You can find out more about these film and order them from any of these Stanley’s offices: Edmonton 780 424 4141; Calgary 403 243 7722; Richmond 604 873 2451; or by calling Alfred Gunness directly at 416 832 3162.
The Roland Texart RT-640M.
Sign shops looking to diversify beyond the traditional sign market can do so with Roland’s Texart RT-640M. We’ve told you once before about this printer from Roland. It’s time to give it some more consideration.
It’s a dye sublimation printer for soft signage, apparel and textiles with some impressive features:
- ErgoSoft Roland Edition 2 RIP software
- Advanced 8-channel print heads
- Adjustable front roller and media take-up
Stanley’s can tell you all you need to know about this machine and the process. Diversifying to offset a competitive market place might just be the shot in the arm that your shop needs.
Assess the site and costs properly before recommending retrofitting.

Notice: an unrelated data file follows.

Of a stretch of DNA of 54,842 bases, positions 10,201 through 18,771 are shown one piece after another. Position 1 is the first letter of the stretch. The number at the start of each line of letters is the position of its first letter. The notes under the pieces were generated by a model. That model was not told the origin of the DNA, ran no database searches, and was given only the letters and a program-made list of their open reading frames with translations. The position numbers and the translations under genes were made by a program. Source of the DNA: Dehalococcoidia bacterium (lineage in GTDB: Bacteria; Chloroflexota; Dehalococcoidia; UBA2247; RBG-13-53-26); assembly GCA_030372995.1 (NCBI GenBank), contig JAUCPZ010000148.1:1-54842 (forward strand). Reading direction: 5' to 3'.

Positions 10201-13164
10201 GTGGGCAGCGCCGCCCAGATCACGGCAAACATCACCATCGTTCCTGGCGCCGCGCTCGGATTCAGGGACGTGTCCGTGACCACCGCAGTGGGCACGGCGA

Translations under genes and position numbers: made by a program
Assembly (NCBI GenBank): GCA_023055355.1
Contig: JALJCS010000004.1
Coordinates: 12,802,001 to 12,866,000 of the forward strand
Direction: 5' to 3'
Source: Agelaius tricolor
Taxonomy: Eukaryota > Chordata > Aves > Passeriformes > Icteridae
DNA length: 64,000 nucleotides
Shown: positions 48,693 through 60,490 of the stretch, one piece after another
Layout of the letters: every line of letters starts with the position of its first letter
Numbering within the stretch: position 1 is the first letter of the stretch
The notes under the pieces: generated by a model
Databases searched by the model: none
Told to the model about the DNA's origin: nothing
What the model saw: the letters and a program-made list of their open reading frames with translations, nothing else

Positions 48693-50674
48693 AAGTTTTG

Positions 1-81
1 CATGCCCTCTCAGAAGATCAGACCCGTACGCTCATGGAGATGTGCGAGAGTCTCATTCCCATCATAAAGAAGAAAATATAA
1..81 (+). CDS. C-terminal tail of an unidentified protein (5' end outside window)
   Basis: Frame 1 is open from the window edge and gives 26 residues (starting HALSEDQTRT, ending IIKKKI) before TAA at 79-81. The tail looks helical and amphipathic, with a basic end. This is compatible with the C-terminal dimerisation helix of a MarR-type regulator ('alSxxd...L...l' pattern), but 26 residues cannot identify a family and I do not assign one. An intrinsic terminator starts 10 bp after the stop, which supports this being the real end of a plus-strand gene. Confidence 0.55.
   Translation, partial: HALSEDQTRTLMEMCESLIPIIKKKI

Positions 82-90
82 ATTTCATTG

J. Bryan Vincent writing for Sigmedia.ca offers good advice on calculating the return on investment (ROI) on replacing fluorescent with LED in illuminated signs. Changing illuminated signs to LED is easier and more cost effective than ever, but one needs to understand the nature of the site in order to properly advise the customer on costs and ROI.
You should read the article but, in the meantime, here’s what you should take into account when costing a LED retrofit and before recommending it to your customer:
- Evaluate the site to determine how difficult it is going to be to service the area.
- Research code restrictions. Some jurisdictions have restrictions applicable to new signage that also apply to retrofits.
- Gather maintenance data to determine likely ongoing maintenance costs.
There’s much more in the article. It’s well worth the read.
Happy Roland users!
How about this for an OCTOBER SPECIAL?